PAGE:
I did some tests and implementations, and I came with 3 options: 1) Embrace the "view of a chain" implementation and document it. 2) Use classic reference semantics. However, ranges can still have an "out of bonds" view of the chain. This means the ranges are virtually never invalidated. 3) Use classic reference semantics. ENFORCE range bounds be inside the underlying DList. This forces us to systematically "detach" removed nodes (as opposed to just advancing the _first pointer) ... 4) There was a 4th solution I did not like: use classic reference semantics. Do not provide support for "out of bounds" view of the Range, but do not enforce it either. This is the "Bites you in the ass" solution, and kind of what we currently had :( All 3 solutions have been implemented. Common to all 3 implementations: *Added a LOT of unit tests. *Added a description in the beggining *Fixed the opOpAssign functions. I know they weren't working because their names were typoed (!). *MUCH more robust assertions of internals (and minor bugfixes). *Ranges are now assertion based validated. (as opposed to enforced). Implementation 1: This embraces the "chain" view. It works as advertised. The downside though is in the concept, in that it _IS_ actually possible to invalidate a DList itself (not just the range). Everything is Asserted, and I do not think it is possible to have some bad usage which isn't asserted. I had to change a few implementations, but everything works now. Here: https://github.com/monarchdodra/phobos/commit/054fe9bea5652aa0e3089d279d4df2ae069d9f30#std/container.d Implementation 2: Reference semantics. However, Ranges can still have an out of bounds view of the chain. This is because functions like "removeFront" don't actually detach nodes, merelly advance the get pointer. The *real* advantage of this approach is that Range are virtually never invalidated. Also had to change a few implementations. This is kind of a hybrid soltuion, as the DLists themselves keep the traditional semantics, but the ranges themselves are more of a "can see anywhere in the chain" object. https://github.com/monarchdodra/phobos/commit/2b08b46bf552f208deb897ec0f8c5b3327225c8c#std/container.d Implementation 3: Classic implementation. No surprises. Robust, safe, expected. Boring. Boring is good. IMO, this is what people expect. Not a lot of changes here actually. https://github.com/monarchdodra/phobos/commit/8ce21e1a9a0107e74ff86a9acc736595ef73362c#std/container.d Could I get any kind of feedback?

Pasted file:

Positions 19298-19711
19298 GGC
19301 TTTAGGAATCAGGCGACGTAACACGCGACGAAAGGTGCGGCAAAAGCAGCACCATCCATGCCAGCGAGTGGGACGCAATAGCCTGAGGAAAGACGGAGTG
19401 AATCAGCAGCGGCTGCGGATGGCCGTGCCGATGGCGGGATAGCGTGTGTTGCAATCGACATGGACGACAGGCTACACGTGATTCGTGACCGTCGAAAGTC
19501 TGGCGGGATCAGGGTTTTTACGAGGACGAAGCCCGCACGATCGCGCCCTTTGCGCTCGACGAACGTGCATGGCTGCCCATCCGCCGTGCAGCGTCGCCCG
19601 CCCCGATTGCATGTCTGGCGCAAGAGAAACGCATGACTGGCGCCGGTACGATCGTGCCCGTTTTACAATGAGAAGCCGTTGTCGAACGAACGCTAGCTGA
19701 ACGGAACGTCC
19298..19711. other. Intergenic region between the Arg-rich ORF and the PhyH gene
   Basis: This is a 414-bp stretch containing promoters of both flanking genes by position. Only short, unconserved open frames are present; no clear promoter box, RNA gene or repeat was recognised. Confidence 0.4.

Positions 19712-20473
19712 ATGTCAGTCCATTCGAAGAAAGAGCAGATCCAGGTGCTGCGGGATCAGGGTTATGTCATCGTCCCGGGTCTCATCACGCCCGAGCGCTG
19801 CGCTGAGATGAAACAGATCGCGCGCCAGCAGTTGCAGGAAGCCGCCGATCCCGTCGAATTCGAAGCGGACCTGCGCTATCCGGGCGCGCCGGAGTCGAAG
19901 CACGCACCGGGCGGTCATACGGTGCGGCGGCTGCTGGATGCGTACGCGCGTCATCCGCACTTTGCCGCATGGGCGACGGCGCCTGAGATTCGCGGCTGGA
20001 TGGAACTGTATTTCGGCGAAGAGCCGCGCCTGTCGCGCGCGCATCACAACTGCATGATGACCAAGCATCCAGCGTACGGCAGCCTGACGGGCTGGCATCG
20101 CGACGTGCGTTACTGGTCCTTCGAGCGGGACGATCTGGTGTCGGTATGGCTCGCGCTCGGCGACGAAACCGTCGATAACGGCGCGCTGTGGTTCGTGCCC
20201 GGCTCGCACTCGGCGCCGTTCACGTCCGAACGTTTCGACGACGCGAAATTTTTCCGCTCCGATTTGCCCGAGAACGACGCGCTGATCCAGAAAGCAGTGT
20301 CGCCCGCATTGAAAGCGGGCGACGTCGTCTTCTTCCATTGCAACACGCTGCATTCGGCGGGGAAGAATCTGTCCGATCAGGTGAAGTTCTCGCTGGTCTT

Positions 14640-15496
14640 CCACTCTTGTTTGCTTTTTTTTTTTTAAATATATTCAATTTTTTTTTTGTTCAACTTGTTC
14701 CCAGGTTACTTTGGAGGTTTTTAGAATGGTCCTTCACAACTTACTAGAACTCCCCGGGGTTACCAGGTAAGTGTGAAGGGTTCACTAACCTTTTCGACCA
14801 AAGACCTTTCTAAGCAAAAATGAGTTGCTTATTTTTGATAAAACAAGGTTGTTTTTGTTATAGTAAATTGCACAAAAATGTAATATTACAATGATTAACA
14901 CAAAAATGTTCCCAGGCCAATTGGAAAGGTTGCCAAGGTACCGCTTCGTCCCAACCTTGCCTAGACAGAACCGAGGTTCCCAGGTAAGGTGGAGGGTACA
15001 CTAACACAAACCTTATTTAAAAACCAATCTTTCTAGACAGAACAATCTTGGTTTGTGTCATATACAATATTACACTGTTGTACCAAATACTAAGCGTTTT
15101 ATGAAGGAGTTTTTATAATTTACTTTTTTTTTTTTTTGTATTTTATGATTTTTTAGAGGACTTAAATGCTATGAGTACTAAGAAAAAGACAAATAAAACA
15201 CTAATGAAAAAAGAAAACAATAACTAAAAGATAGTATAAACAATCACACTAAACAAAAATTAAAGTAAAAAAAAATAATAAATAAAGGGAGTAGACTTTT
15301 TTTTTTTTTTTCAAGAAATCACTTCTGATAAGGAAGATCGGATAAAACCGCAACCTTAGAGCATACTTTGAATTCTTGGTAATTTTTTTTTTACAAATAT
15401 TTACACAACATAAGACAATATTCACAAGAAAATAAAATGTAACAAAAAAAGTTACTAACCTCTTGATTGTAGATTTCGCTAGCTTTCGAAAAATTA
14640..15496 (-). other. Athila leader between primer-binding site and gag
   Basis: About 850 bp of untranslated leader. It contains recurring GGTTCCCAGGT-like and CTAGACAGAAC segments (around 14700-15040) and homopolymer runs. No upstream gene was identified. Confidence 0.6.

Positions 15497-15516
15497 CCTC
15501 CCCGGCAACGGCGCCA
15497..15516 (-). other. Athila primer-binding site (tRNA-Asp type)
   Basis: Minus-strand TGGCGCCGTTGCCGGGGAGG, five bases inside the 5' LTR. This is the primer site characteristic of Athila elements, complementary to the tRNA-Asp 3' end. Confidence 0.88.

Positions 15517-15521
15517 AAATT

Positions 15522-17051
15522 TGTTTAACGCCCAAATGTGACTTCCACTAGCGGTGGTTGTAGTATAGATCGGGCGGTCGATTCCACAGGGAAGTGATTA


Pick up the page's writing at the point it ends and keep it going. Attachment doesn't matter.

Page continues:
Sep 13 2012
prev sibling parent "monarch_dodra" <monarchdodra gmail.com> writes:
On Thursday, 13 September 2012 at 19:37:41 UTC, monarch_dodra 
wrote:
 On Wednesday, 12 September 2012 at 17:24:57 UTC, monarch_dodra
 wrote:
 [SNIP]